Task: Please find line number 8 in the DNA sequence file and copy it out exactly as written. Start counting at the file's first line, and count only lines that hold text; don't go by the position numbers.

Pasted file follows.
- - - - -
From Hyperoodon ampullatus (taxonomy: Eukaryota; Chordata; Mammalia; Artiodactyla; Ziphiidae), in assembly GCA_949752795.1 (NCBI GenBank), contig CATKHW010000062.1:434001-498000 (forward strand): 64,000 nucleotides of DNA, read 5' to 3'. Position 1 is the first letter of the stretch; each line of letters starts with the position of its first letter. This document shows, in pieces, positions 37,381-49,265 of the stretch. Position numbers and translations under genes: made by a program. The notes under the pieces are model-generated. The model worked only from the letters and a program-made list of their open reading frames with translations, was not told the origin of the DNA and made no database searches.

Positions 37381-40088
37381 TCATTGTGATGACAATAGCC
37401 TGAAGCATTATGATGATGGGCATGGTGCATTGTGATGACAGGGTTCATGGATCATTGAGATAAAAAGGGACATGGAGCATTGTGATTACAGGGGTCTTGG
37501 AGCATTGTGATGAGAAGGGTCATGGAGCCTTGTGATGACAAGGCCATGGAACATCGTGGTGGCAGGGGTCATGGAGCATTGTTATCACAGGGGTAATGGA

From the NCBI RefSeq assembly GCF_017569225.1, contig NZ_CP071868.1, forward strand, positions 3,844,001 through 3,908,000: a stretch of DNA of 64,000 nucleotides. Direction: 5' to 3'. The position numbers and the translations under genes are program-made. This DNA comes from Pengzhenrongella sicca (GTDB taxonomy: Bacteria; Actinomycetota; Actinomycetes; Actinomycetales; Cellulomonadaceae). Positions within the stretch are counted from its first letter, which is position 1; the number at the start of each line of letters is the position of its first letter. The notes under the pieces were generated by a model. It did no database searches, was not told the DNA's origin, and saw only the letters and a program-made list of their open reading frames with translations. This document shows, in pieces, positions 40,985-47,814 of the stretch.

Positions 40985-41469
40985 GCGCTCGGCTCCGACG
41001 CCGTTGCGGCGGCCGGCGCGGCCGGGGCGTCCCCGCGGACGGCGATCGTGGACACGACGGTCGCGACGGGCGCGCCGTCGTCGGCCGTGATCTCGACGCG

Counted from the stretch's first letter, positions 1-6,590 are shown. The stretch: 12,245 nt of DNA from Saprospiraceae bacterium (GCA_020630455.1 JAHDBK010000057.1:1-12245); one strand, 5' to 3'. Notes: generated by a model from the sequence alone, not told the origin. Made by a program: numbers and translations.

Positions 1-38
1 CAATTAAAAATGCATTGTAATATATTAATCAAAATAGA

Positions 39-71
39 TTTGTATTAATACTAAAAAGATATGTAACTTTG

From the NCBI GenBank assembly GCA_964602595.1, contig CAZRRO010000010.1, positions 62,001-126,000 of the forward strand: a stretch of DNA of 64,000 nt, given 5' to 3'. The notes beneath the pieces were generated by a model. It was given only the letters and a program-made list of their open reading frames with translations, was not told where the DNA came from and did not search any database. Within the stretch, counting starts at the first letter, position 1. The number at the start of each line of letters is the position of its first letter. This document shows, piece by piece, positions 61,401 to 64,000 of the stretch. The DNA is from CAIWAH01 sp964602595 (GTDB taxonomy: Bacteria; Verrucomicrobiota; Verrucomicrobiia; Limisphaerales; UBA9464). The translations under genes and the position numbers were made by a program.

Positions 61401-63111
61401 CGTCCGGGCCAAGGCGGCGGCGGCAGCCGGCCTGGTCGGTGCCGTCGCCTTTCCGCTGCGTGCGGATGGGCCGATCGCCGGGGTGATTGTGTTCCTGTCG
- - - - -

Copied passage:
40985 GCGCTCGGCTCCGACG